Restrooms at three Capitol Campus locations – Heritage and Marathon parks and the Interpretive Center – have been closed temporarily following three days of incidents at Heritage Park, including a Monday night incident in which four protesters were arrested by the Washington State Patrol (WSP) when they broke a key off in the park's bathroom lock and refused to leave the facility at closing time.
The incidents occurred during protests related to concern about access to open public restrooms during nighttime hours in the Olympia area.
"The actions taking place over the last three days create significant risk to the community and those responsible for the care and custody of the Capitol Campus and do not support a productive path to come together and resolve the issue," said Bob Covington, Department of Enterprise Services Deputy Director.
Enterprise Services staff had hoped to focus on constructive dialogue at the park Monday evening and through the week, and to achieve a two-week pause in the protests to have community meetings and seek solutions.
"We've really been working hard to have a constructive dialogue and find a path forward that works for everyone," Covington said.
On Monday, Enterprise Services held meetings with Just Housing representatives and others who are raising the nighttime bathroom concern in attempt to begin seeking a solution that can work for everyone. The Monday meeting followed discussions that occurred with protestors on Sunday night at Heritage Park. No arrests occurred Sunday night, and protestors vacated bathrooms of their own accord so the facilities could be closed for the night.
Enterprise Services had started looking into options such as partnerships in which the bathroom facilities could be leased during nighttime hours or providing portable toilets at key campus locations, he said, noting the agency does not have the funding to keep the bathrooms open after park hours.
The bathrooms will be closed temporarily until Enterprise Services can productively pursue a collaborative solution with community groups, the City of Olympia and others.
Meanwhile portable bathrooms compliant with the Americans With Disabilities Act as well as hand washing stations have been placed at Heritage Park near Seventh and Columbia streets and at Marathon Park adjacent to the regular bathroom.
The protestors arrested Monday night were booked into the Thurston County Jail on charges of first-degree criminal trespass, obstructing and resisting arrest. On Saturday night, the WSP arrested a protestor who refused to leave the facility after being trespassed by Enterprise Services officials. The protestor was booked in the Thurston County Jail for first-degree trespassing.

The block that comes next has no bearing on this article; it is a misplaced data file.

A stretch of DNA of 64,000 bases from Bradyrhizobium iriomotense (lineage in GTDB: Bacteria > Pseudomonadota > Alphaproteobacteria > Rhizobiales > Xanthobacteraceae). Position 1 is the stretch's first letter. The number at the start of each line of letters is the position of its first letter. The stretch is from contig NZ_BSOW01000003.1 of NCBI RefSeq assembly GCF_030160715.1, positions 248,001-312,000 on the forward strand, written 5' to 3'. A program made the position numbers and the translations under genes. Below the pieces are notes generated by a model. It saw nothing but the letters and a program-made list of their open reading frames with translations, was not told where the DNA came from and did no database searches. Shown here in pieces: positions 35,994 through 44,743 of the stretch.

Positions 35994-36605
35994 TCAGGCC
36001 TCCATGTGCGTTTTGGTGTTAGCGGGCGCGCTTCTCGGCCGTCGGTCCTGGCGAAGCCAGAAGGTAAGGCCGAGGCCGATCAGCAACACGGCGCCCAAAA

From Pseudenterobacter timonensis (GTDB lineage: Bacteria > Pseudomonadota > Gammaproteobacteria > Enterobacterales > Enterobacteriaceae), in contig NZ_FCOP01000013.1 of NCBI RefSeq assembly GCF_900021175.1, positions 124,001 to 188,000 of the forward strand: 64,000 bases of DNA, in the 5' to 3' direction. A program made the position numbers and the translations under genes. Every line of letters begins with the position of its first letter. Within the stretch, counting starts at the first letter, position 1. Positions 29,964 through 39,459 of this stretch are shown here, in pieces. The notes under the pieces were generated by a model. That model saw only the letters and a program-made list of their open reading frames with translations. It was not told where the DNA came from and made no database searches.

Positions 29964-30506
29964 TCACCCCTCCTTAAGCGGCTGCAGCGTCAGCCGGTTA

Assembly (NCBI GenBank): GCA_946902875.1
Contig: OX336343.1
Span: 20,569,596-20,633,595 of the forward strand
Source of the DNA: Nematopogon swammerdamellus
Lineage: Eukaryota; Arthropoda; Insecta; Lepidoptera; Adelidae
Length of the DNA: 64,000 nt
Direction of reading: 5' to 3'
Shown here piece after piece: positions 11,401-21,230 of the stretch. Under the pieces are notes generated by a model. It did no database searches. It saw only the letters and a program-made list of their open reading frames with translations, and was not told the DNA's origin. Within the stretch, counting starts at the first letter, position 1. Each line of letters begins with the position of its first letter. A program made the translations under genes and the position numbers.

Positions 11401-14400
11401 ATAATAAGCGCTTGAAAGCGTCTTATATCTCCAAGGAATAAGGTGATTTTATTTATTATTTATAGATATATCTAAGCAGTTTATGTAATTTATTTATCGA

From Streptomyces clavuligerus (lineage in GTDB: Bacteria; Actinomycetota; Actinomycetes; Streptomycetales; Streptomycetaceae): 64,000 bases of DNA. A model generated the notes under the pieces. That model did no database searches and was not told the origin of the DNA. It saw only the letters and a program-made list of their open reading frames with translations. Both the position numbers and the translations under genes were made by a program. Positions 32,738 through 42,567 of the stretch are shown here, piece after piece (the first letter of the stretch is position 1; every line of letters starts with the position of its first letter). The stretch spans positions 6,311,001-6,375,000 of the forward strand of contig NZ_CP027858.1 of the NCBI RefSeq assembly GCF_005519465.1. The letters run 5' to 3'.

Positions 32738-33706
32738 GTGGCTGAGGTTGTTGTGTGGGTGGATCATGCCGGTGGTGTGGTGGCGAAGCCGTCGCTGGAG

On Monday night, Enterprise Services staff approached protestors and attempted to continue previous days' conversations about working collaboratively toward possible solutions over the next several weeks and peacefully allowing the bathrooms to be closed at the end of the park's operating hours. No police were present during the initial conversation. Protestors rejected further discussions, occupied the men's bathroom, locked the interior bathroom doors, and formed a human barrier to prevent access to the bathroom. Agency staff requested State Patrol assistance in closing the facility after park hours ended.
Maintaining safety during the Monday night protest while at the same time ensuring people were able to exercise their free speech rights at the park were top Enterprise Services priorities.
After protestors blocked access to the bathroom, the Olympia Police Department (OPD) provided perimeter assistance to clear a path so troopers could exit the restroom and safely escort people who had been arrested from the premises. Once the men's restroom was cleared it was locked.
Parks on the campus are normally open from 7 a.m. to 7 p.m. in the winter months, and 7 a.m. to 9 p.m. in warmer months.
Learn more about Capitol Campus parks and attractions.
Under state law, the Department of Enterprise Services is responsible for the stewardship, preservation, operation and maintenance of the 486-acre state Capitol Campus.
Hundreds of thousands of people visit the state Capitol Campus annually. This includes:
In addition, some 7,000 people work and conduct public business on the Campus including state elected officials, members of the Washington Legislature and their staff.